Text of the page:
January 1, 1970
Test: AIA Urges Senate to Watch Its Language in New Energy Bill
American Institute of Architects (AIA) Executive Vice President Robert Ivy sent a letter on August 8 to the two U.S. senators leading the Senate Energy Committee, asking them to reconsider language in a new energy bill that could repeal one of the only fossil fuel reduction targets currently in U.S. law. Presented by: Ivy told […]
American Institute of Architects (AIA) Executive Vice President Robert Ivy sent a letter on August 8 to the two U.S. senators leading the Senate Energy Committee, asking them to reconsider language in a new energy bill that could repeal one of the only fossil fuel reduction targets currently in U.S. law.
Ivy told Senators Lisa Murkowski (R-Alaska) and Maria Cantwell (D-Washington)—who lead the U.S. Senate Committee on Energy and Natural Resources—that the AIA is “deeply opposed” to some of the language in the recently introduced Energy and Natural Resources Act of 2017 (S.1460).
The AIA has two main concerns about this bill, wrote Ivy.
One, that it repeals “Section 433” of a previous energy law, the Energy Independence and Security Act of 2007, which requires the federal government to set targets for the cutback and eventual elimination of fossil fuel use in its new and renovated buildings by 2030.
The other concern, he wrote, is about how the new bill could change the development of building codes. “In particular, we believe that the use of the term ‘economically justified’ to replace ‘lifecycle cost effective’ as the criteria for the Department of Energy’s evaluation of new code proposals will create a lack of clarity,” the letter states.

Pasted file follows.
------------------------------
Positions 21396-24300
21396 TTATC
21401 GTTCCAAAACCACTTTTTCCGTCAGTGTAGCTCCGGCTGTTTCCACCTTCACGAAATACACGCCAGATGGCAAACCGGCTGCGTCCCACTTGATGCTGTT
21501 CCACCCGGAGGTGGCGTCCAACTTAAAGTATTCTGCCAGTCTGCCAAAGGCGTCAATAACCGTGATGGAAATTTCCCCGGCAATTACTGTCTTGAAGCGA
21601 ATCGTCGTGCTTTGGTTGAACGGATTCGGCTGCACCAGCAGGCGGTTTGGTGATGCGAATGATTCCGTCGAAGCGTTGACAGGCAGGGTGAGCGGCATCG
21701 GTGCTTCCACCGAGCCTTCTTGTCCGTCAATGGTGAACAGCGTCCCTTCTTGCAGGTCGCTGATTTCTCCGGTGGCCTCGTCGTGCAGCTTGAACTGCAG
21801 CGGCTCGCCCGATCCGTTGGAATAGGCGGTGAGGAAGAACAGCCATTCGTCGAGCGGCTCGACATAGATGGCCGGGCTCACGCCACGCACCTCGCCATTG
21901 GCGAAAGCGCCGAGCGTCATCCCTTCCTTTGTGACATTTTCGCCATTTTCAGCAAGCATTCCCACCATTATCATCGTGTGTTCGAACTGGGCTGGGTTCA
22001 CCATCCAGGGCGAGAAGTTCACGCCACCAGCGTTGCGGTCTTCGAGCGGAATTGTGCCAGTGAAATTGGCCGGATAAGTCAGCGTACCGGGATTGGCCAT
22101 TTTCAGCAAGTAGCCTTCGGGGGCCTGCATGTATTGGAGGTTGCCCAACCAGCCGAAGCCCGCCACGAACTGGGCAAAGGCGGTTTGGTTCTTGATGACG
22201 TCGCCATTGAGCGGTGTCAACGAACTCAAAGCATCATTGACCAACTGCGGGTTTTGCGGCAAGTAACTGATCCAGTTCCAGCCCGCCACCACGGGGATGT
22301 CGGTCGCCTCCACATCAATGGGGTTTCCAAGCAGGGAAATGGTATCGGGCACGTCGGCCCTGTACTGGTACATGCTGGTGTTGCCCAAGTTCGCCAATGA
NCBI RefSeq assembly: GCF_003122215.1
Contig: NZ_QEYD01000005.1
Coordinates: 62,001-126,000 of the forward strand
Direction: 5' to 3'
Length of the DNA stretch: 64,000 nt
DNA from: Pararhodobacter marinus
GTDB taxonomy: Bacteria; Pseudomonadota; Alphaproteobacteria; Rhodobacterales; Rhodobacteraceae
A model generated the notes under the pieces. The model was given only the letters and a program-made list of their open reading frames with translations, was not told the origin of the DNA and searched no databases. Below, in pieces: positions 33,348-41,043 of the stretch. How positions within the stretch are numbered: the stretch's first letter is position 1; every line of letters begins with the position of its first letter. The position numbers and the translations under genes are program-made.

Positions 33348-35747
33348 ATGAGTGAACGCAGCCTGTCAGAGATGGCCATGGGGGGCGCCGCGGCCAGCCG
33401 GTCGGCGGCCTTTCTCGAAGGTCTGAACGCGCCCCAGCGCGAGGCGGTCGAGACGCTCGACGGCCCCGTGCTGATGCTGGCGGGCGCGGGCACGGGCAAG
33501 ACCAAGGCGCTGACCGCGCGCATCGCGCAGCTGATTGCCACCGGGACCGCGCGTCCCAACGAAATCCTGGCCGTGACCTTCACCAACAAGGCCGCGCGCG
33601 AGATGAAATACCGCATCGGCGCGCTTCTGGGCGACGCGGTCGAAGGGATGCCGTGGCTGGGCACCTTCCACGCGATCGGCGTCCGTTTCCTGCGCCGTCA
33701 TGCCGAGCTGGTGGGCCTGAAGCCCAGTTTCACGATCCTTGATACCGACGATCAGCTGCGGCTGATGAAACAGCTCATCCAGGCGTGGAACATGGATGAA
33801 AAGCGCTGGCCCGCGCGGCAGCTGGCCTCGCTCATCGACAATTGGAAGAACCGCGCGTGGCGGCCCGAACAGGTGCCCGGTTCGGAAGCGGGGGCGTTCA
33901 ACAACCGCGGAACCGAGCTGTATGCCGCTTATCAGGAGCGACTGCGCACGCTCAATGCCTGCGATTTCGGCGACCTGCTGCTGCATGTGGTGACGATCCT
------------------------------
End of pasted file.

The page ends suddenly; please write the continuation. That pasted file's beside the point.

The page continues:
You can read the full letter, below.
Tom Jacobs, cofounder of Architects Advocate, a bipartisan grassroots network of more than 2,000 architecture and design professionals, commended Ivy and the AIA for taking this action.
“This goes to the heart and soul of the whole resilience and prudence of environmental policy debate,” said Jacobs. “The current administration says regulation is hindering our economy, but we must expand the timeline of that discussion. It saves [taxpayers] money in the long run if you build in harmony with the environment instead of using it the way we have for decades.”
The AIA endured widespread criticism from its members last November when it wrote then-President Elect Trump a welcome letter offering to be of service, especially in matters of infrastructure. Since then, a debate has emerged about the role of architects in political discussions and policy making overall.
“In my opinion, the architecture profession has been very reluctant to say anything political for fear of turning off clients or losing work,” said Jacobs. “But now, remaining silent is not going to help anything. We have to find a way to talk about issues in a bipartisan way. It’s our duty as citizens.”
On September 15th, Metropolis magazine will take up the debate about the design industry’s political involvement in a panel titled “Designing Resistance: Architectural Interventions in the Age of Trump” at the Chicago Architecture Biennial.
Meanwhile, the U.S. Senate—currently on recess—will return to Washington the day after Labor Day, and there’s a chance they will fast-track the energy bill to the floor for a vote. The AIA federal relations team says they will stay in conversation this summer with congressional staff members about this energy bill as well as others, including proposals to gut EPA programs “vital to the practice of architecture.”